Aside from being a political junkie from a communication strategy perspective, I found the book interesting because the principles of political persuasion are the same for business, and are becoming even more relevant in our video, podcasting, blogging world. Most companies obsessively talk about their products, capabilities, roadmaps, strategy du jour ( Six Sigma, anyone?), and obvious trends (“we’re all about helping customers reduce risk and cut costs.”). But they fail to first connect with people, be they customers or employees, in an emotional way that engenders feelings of competency, trust, and liking.

In my book Beyond Buzz, chapter 3 (“Make Meaning Not Buzz”) explores why emotion is the superhighway to making meaning and understanding. Westen’s exploration of scientific research goes much deeper in showing why the mind is hardwired to tune into emotionally compelling appeals vs. rational reasons, and offers strategies on how to appeal to that neural network of often unconscious decision making.

Here are some takeaways from the book that I found especially interesting for those of us in in business.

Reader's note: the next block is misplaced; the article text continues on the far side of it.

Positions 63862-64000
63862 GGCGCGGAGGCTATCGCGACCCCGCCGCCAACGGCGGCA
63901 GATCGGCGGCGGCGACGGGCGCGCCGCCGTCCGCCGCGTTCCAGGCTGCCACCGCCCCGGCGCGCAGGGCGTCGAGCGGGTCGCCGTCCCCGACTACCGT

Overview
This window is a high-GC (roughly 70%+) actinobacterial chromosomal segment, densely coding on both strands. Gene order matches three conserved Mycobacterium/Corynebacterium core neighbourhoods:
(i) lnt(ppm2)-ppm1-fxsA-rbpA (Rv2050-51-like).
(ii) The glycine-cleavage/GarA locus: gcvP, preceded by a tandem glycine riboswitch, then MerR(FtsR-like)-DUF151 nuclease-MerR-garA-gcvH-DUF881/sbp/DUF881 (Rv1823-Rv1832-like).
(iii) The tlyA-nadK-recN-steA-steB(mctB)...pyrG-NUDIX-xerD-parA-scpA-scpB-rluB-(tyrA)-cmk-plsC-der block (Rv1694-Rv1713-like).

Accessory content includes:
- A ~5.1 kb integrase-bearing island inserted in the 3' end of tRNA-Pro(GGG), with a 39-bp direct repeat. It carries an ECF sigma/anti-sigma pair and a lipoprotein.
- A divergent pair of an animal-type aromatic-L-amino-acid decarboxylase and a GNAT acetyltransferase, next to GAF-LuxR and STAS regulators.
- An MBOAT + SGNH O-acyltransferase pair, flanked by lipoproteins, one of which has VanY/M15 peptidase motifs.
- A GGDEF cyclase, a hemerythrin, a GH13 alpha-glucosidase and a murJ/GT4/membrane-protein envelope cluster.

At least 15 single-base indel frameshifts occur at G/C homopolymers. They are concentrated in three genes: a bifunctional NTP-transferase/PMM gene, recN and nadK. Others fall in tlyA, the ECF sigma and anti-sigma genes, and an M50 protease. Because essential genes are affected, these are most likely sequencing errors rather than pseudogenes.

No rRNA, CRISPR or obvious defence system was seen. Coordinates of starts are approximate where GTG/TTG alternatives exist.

On getting attention

“We do not pay attention to arguments unless they engender our interest, enthusiasm, fear, anger or contempt. We are not moved by leaders with whom we do not feel an emotional resonance.”

On driving behavior

“Emotion is one of the most potent sources of motivation that drives human behavior. It is no accident that the words motivation and emotion share the same Latin root, movere, which means to move.”

Thinking beyond the message itself

“The implications of these findings suggest that the choice of words, images, wounds, music, backdrop, tone of voice and a host of other factors is as likely to be as significant to the electoral success of a campaign as content.”

The right feelings vs. the best argument